It has been a couple of weeks since returning from Italy, and the memories of the Pittsburgh Catholic’s pilgrimage are rich and vivid. As the days pass, I’m still remembering things that happened on the pilgrimage and sharing them with friends and family members.
As the editor of the Pittsburgh Catholic, I went on the trip, wrote blog posts for folks to follow along with us, and uploaded photos for all to see on the diocesan website (www.diopitt.org) and Facebook. And I reported on the pilgrimage in the Pittsburgh Catholic’s Oct. 26 issue.
Doing the blog was an interesting venture. My main concern was the type and quality of the Internet connection encountered at each of our four hotels. Upon arriving in my hotel room, I would immediately switch on my laptop to try out the wireless Internet and the electrical plug to make sure I could do what we had planned.
After dinner every night, I would head to my room and try to describe the many things we had seen and done so people back home could feel part of the experience.
A side benefit of being in Italy right before a major U.S. election was that we got away from the political TV commercials for a little while. In fact, there wasn’t much to watch on television in Italy unless you could speak Italian, which I don’t.
For me, highlights of the pilgrimage include the papal audience (it certainly shows the universality of our faith); the papal Mass for the opening of the Year of Faith (what an incredible act of worship we have in the Mass); the pilgrims’ visits to Rome’s four major basilicas (I had the honor of proclaiming the reading and responsorial psalm during our Mass in the Basilica of St. Mary Major in Rome); and walking the streets of Assisi, one of my favorite places on earth (it was my second visit to the town of St. Francis and St. Clare, and I can’t wait to go back).
While walking in Rome and Florence, proudly wearing my Steelers cap, I found out how far the Steelers Nation extends. “Hey, Steelers!”people yelled as I walked by. It was a better reception than I received during my visit to the only Steelers bar in Rome (La Botticella), which was closed. The woman who was cleaning the place was not very impressed when I mentioned that I’m from Pittsburgh. She has probably heard that line thousands of times.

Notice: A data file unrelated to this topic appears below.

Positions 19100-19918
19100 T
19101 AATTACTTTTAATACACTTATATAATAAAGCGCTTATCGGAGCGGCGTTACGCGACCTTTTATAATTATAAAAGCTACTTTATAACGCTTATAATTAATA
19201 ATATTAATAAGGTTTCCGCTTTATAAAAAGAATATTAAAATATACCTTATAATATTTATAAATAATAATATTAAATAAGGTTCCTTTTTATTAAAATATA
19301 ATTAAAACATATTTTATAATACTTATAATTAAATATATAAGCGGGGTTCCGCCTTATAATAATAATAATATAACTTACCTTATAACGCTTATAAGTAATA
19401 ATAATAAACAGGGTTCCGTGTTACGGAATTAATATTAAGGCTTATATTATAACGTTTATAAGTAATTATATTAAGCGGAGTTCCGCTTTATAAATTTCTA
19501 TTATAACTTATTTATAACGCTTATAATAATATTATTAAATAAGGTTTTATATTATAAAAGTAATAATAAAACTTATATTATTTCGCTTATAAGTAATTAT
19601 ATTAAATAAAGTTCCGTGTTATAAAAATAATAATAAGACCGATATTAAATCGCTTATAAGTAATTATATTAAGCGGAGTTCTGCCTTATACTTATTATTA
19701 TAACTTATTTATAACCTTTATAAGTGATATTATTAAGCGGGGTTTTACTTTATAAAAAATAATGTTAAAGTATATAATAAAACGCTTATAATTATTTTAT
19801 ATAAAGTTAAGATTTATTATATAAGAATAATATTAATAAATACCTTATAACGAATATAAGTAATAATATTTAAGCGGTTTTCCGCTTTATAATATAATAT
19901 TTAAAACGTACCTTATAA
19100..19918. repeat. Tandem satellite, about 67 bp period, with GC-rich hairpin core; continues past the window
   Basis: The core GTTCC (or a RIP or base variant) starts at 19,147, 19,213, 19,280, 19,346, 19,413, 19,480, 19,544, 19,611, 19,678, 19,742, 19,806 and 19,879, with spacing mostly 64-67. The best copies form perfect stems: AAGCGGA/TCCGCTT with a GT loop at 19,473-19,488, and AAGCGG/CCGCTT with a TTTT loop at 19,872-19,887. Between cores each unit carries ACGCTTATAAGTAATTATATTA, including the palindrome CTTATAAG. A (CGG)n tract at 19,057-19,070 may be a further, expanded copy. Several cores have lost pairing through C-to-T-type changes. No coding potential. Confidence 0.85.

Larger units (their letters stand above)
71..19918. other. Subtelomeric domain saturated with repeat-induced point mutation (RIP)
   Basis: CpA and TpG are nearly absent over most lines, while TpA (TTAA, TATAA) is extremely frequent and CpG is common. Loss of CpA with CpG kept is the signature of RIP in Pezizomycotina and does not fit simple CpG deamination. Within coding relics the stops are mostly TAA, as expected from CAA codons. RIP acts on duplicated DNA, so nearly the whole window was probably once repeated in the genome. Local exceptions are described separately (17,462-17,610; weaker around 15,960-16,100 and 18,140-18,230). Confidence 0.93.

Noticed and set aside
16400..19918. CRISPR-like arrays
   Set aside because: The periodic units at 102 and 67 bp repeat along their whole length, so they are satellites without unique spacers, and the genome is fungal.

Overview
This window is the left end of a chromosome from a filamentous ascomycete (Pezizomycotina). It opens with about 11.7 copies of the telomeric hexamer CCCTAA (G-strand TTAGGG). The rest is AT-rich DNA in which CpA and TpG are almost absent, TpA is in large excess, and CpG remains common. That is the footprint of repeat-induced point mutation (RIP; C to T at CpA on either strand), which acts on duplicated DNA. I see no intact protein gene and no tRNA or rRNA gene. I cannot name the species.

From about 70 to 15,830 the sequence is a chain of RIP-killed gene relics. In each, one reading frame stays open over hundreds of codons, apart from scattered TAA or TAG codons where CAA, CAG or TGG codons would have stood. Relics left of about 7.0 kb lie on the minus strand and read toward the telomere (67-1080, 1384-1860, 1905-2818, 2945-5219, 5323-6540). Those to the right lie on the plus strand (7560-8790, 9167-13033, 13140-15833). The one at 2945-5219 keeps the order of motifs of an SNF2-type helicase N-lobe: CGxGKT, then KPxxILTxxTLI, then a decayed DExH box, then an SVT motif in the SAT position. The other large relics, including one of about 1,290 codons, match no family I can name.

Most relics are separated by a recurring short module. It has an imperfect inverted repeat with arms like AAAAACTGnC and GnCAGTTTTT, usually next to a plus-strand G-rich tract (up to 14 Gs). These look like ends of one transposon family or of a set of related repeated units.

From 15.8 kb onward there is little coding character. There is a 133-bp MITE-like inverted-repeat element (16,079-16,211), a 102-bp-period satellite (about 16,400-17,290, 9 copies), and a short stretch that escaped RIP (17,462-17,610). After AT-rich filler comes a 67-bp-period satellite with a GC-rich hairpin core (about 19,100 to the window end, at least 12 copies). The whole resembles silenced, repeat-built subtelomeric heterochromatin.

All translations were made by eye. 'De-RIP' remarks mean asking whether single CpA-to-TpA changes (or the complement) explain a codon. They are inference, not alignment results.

I must say that the folks who “ran” the pilgrimage – from the staff of Select International Tours, to the tour guides and bus drivers, to the tour director and bus captains chosen by the Pittsburgh Catholic – were professional, friendly, informed and organized. Getting our group of more than 160 people more or less on schedule from one place to another, without any major mishaps, was impressive if not miraculous.
The role of Bishop Zubik, as our spiritual director, and our four bus chaplains – Fathers Jack Batykefer, Kim Schreck, Nick Vaskov and Brian Welding – was vital for reminding us that we were not on a vacation but a pilgrimage, walking with Christ on a journey of faith. The prayers and liturgies that they led made all the difference. Thanks to Father Vaskov, we had a handy booklet to follow along each day with the Liturgy of the Hours.
But what made it such a special journey were the fellow pilgrims who took a leap of faith and joined their beloved diocesan shepherd on an adventure they will never forget.
Everyone on the pilgrimage had a story to tell. There was a deep spiritual reason for most of the pilgrims to be on the trip. There were milestones related to marriage and friendships, devotions to certain Italian saints and a desire to experience the journey with a loved one. Being there with them made the journey very special for me, and I thank them for that.
It was great to be with people on the trip who, almost unanimously, are faithful readers of the Pittsburgh Catholic. Their appreciative comments about our paper, magazines and website gave me and others a welcome boost.
What a blessing for the Pittsburgh Catholic to host this pilgrimage. We can’t wait until the next opportunity. Stay tuned!